The chain by which military operations, such as those in Afghanistan, are supplied with essential equipment and supplies would be much more efficient if directed by a modern information system supported by appropriate skills and procedures.
The National Audit Office has reported today that the Department faces considerable challenges ensuring front line personnel get the ‘materiel’ they need. Despite these challenges, the Department made 130,300 deliveries to Afghanistan in 2010. Indeed, the amount of time troops wait for supplies has declined since the spending watchdog’s 2009 report on support to high intensity operations. However, the Ministry of Defence is still not meeting its own performance targets. Highest priority items sent by air should arrive in theatre within five days. However, in 2010, this was achieved in only around a third of cases.
Failure to deliver the right item on time is primarily due to items being unavailable for transport. This means that either the Department is not accurately forecasting usage and repair rates to ensure the right amount of stocks are held; or suppliers are unable to respond to demand.
Good business intelligence is crucial if the Department is to succeed in running an effective and efficient supply chain. While the Department collects much of the information required, gaps remain. Moreover, the Department is unable to reconcile coherently the information it does possess on the location of its assets and its inventory and supply chain costs. The Department’s use of information to manage its supply chain falls short of general logistics industry best practice.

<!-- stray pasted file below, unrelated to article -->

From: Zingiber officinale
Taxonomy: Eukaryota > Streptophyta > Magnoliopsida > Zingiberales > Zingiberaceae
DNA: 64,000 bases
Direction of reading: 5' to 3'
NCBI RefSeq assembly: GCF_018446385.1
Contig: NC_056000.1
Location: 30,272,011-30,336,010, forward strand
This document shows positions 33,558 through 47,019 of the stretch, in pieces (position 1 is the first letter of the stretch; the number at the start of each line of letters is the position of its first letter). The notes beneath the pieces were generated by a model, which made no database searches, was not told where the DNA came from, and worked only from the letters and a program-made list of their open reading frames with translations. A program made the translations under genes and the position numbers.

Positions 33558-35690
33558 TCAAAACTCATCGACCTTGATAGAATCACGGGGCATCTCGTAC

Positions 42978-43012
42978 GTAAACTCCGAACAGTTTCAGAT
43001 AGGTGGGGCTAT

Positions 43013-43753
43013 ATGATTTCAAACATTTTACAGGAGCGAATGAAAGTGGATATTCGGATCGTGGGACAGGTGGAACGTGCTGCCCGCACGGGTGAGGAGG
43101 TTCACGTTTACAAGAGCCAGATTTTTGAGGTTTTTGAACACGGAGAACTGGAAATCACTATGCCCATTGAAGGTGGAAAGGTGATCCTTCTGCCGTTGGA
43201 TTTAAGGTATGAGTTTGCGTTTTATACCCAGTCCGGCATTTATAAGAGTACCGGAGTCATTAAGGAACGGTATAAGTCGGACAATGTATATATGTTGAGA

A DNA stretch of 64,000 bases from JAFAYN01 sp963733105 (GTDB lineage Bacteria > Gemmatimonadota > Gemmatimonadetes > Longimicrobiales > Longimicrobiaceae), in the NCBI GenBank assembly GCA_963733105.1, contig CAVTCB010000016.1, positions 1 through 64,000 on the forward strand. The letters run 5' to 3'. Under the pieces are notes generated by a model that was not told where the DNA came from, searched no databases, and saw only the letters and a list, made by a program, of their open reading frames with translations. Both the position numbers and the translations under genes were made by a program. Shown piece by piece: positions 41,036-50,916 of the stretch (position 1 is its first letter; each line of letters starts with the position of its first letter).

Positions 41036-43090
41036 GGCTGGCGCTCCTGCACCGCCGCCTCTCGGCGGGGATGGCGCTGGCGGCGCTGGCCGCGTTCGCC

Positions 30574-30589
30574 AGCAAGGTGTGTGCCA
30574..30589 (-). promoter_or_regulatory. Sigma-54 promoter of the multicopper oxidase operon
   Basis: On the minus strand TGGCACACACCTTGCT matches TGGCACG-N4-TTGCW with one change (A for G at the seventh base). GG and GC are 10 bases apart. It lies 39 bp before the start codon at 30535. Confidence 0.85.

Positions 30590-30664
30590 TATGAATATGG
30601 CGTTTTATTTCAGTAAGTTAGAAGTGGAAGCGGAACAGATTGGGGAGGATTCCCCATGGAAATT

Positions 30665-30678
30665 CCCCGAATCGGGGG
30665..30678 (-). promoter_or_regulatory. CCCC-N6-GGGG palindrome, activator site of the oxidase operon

One consequence of this lack of information is, to ensure that personnel have the items they need, more material than necessary is being sent by air, including many items which have predictable demand. While surface routes are not suitable for all types of equipment and can carry greater security risks, at least 90 per cent of the Department’s total transport costs to Afghanistan comes from air deliveries – transferring just 10 per cent of items sent by air to Afghanistan to surface delivery routes would save an estimated £15 million per year.